Keith Prue’s photographs contain wit, irony and his British sense of humor, challenging us to look at fleeting moments of wonder through the simple pleasure of seeing. His subjects are predominantly people or the natural world, although he is also fascinated with urban infrastructure. He often presents multiple adjacent images in a frame, for visual impact or to draw contextual comparison, and from living and working on four continents and visiting more than fifty countries, he explores and contrasts cultural nuances.
Keith is a substantially self-taught artist, attending workshops in the USA and overseas with internationally acclaimed master photographer Ernesto Bazan, and studying for two years with the late Ben Lifson, one of the world’s most prominent photography writers and critics. Exhibiting online and showing in group exhibitions in the USA and Mexico, his photographs are held in private collections in the USA, Mexico, Brazil, Uruguay, UK and France. Keith is an Exhibiting Member of the RI Center for Photographic Arts, and an Elected Artist of Art League RI.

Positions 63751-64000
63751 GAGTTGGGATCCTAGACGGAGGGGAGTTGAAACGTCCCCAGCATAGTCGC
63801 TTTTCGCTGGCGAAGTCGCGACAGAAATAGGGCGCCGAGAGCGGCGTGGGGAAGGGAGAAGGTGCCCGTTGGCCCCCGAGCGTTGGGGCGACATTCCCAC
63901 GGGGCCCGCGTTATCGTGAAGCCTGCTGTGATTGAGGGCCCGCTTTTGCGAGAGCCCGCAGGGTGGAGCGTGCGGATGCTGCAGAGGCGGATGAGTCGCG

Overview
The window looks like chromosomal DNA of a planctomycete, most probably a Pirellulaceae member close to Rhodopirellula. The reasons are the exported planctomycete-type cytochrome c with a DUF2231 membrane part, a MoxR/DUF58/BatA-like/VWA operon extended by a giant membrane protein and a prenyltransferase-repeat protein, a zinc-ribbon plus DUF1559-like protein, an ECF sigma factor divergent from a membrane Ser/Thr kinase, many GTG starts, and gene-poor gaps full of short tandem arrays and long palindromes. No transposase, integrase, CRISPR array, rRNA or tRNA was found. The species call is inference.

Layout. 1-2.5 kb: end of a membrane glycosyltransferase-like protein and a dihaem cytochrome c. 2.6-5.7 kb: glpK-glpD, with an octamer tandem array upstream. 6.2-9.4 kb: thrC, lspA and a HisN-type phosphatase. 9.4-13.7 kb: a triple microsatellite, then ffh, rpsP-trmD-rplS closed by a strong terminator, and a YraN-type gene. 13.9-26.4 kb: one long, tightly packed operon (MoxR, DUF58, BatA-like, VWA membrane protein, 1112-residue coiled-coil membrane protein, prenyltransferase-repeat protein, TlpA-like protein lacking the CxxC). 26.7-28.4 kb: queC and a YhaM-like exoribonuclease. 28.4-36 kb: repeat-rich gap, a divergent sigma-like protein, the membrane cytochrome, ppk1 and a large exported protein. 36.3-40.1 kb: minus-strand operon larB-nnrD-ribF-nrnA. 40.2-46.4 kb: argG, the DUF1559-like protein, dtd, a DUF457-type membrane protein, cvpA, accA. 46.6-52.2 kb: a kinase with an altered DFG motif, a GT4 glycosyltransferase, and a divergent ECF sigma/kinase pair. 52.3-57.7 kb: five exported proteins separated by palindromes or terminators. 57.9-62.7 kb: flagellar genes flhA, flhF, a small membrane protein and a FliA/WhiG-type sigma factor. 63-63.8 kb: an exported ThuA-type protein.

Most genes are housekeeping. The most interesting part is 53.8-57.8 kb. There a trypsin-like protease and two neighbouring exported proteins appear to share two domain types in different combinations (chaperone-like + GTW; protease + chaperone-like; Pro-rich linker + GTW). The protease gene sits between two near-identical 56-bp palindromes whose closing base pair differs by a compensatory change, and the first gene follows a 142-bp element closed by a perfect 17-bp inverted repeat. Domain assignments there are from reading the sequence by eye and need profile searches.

My art is an escape into a different place of being. It’s very much a meditative experience for me and enables me to detach and view the world as a passive witness. The message in my work is to take time to stop, to look, to see—to really see. Therefore, my website is called one seeing, as a reference to both me seeing (the individual one), but also to consciousness seeing (the collective oneness). Ultimately, they are one and the same—so when someone looks at one of my pictures and sees what I saw, there is a profound connection on a deep level.
I very much like the way Bill Brandt explained it “We look at a thing and believe we have seen it. And yet what we see is often only what our prejudices tell us to expect to see, or what our past experiences tell us should be seen, or what our desires want to see. Very rarely are we able to free our minds of thoughts and emotions and just see for the simple pleasure of seeing. And so long as we fail to do this, so long will the essence of things be hidden from us.”